Once inside the cell, DHAA is recycled back to ascorbate, mainly by glutathione inside mitochondriaGlutathione is recycled mainly by an enzyme built with selenium. Zero-carb diets deplete selenium levels. Once that happens, you’ll have a Glutathione deficiency. (NAC is a Glutathione precursor, thus the recommendation to supplement if low-carb, especially if ill. You can also directly supplement Glutathione, taken with lots of water and no food). source: http://perfecthealthdiet.com/?p=1139 Vitamin C supplementation while ill makes sense, but you definitely want to have enough insulin and glutathione to recyle it to avoid the damage its “used” version creates:
In 1970, I discovered that the sicker a patient was, the more ascorbic acid he would tolerate by mouth before diarrhea was produced. At least 80% of adult patients will tolerate 10 to 15 grams of ascorbic acid … The astonishing finding was that all patients … can take greater amounts of the substance orally without having diarrhea when ill or under stress. 
Extremely high dose intravenous vitamin C is effective in some cases.
The patient tries to TITRATE between that amount which begins to make him feel better and that amount which almost but not quite causes diarrhea.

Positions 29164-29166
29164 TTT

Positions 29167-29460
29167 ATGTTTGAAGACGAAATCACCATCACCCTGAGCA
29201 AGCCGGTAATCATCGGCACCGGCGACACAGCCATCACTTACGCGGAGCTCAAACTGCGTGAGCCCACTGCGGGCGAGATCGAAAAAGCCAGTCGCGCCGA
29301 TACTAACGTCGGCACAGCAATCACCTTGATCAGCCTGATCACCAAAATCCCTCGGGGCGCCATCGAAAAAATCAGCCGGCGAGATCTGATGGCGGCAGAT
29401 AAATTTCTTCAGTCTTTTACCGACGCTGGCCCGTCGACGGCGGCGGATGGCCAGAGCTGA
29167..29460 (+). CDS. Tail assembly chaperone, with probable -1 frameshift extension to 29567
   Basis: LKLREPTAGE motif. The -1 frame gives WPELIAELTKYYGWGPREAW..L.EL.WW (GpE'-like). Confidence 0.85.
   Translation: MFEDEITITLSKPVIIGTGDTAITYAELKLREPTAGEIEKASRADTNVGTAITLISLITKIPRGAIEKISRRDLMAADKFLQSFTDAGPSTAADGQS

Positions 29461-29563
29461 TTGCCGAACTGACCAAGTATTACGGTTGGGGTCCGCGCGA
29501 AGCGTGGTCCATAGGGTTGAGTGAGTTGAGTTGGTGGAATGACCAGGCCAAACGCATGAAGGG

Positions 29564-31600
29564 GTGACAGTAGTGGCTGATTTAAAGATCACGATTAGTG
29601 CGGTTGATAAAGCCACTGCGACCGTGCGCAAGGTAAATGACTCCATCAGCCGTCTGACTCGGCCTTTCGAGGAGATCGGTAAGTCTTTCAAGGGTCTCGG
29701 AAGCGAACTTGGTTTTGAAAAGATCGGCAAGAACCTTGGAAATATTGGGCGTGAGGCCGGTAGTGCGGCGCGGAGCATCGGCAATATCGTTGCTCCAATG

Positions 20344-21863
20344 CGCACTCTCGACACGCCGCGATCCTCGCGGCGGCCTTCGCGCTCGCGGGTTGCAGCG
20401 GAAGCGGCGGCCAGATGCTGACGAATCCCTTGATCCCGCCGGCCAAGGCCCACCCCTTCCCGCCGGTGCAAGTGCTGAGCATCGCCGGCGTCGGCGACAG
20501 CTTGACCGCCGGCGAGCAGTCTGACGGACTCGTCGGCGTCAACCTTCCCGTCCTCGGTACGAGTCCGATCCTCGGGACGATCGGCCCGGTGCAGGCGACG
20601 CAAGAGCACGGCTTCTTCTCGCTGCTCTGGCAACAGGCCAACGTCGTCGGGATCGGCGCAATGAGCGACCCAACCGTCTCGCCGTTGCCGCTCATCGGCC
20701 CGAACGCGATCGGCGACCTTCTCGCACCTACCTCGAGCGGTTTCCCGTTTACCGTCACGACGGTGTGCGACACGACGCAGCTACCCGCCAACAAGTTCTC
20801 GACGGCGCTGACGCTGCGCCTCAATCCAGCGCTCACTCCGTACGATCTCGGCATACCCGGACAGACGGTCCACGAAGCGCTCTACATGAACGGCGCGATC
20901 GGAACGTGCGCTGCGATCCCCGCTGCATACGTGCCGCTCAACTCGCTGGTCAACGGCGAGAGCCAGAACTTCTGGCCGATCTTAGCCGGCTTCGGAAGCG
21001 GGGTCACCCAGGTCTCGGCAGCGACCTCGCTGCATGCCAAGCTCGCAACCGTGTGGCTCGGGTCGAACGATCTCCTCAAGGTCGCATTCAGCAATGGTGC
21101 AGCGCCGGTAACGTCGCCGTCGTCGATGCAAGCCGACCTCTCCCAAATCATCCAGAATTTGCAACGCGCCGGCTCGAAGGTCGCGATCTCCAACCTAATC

Recall that in animals, vitamin C synthesis rises as much as 100-fold under disease. In humans, the limit of bowel tolerance rises up to 20-fold during illness. This suggests that bowel tolerance limit is an indicator of need.Maybe. Bowel tolerance may be well over the optimum. But if it’s too hard to predict the optimum, it may be better than some fixed, modest amount.
it is my experience that ascorbate has little effect on the primary fungal infections
Nah. Maybe the 100g tolerated is quickly pissed/shit out. But say only 90% of it is wasted excess - then his point still carries weight. Speculation: it’s possible that Vit C is useful/protective against the poisonous ROS byproducts of the immune response, at a rate that exceeds the maximum recycling bandwidth via whatever (insulin+glutathione) is available. In that case, maybe the harm of the degraded Vit C is worth bearing.
Well-nourished humans usually contain not much more than 5 grams of vitamin C in their bodies….
If a disease is toxic enough to allow for the person’s potential consumption of 100 grams of vitamin C, imagine what that disease must be doing to that possible 5 grams of ascorbate stored in the body. A condition of ACUTE INDUCED SCURVY is rapidly induced.